There's nothing wrong with this book, but there's nothing especially excellent about it, either. As another reviewer or two have noted, the main points in this book have been covered extensively by many other media outlets for many years. I'm not sure why a publisher would want to pay Mark Hyman to duplicate excellent magazine and newspaper work by him and many others, except that it's a hot topic.
Hyman visits interesting places and does some first-hand reporting on some of the egregious businesses that have arisen in the sports-industrial complex, such as the communities that host youth sports tournaments or the hucksters who claim that their videos will get kids college athletic scholarships. Reading about that stuff just makes me glad that my teenage son is content to play community-level sports once a week, and that I can be an occasional substitute coach.
The book suffers from a few things that probably reflect a rush job. First, the preface states (I'm paraphrasing) that the book will follow the travails of three disparate families who have kids in competitive sports. But the author references them only in one chapter, and the three families are hardly representative of anything, given that almost all of the parents are journalists and artists. Second, there's a chapter about corruption in urban sports leagues that are trying to groom the next NBA star, but I'm not sure what that has to do with sports in upper-middle-class suburbia, which is the focus of the rest of the book. And third, a few folks in the book are criticized for their actions in 2009-2010, and the author makes a point of saying they haven't cleaned up their act. But he wrote the book in 2011, so it's not like they had a lot of time to adjust.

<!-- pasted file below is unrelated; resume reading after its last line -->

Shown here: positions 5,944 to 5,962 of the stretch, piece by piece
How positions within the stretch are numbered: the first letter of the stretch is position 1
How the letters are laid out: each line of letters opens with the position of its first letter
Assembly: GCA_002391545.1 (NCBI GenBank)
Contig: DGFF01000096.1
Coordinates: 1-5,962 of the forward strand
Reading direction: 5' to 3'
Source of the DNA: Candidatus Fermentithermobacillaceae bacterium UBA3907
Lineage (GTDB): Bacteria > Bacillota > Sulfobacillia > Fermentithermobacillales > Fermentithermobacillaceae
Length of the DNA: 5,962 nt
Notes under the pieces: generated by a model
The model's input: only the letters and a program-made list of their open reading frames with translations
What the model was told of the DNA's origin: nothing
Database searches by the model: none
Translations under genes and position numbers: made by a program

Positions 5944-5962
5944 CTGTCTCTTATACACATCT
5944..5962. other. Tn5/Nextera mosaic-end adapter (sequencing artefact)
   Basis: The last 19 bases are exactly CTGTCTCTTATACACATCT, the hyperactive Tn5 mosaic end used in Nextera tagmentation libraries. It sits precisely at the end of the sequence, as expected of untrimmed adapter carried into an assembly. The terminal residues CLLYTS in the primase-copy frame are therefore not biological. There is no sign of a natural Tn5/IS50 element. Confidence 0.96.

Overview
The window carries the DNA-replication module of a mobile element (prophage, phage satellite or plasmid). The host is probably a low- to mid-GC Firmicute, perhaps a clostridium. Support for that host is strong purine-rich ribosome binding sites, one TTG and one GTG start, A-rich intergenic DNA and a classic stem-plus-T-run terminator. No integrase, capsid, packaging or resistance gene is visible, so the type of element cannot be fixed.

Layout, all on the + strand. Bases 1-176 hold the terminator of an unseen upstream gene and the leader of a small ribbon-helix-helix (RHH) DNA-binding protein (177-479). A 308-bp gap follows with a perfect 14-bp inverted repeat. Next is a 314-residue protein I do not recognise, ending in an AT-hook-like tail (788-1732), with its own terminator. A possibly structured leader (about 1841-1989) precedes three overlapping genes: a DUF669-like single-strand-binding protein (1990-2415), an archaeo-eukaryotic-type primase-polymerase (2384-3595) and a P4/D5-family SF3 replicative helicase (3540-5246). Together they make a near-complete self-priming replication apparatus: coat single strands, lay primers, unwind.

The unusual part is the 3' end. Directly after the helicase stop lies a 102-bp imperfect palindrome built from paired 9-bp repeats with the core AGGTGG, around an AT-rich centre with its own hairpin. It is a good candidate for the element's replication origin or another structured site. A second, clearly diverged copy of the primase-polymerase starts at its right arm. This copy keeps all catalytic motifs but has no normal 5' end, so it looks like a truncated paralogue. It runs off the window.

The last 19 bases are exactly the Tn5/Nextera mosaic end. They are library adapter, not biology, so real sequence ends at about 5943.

In short, if you're new to the topic, this book is a good introduction. If you're already entangled in youth sports, this book is a reminder to keep your perspective and to watch your wallet.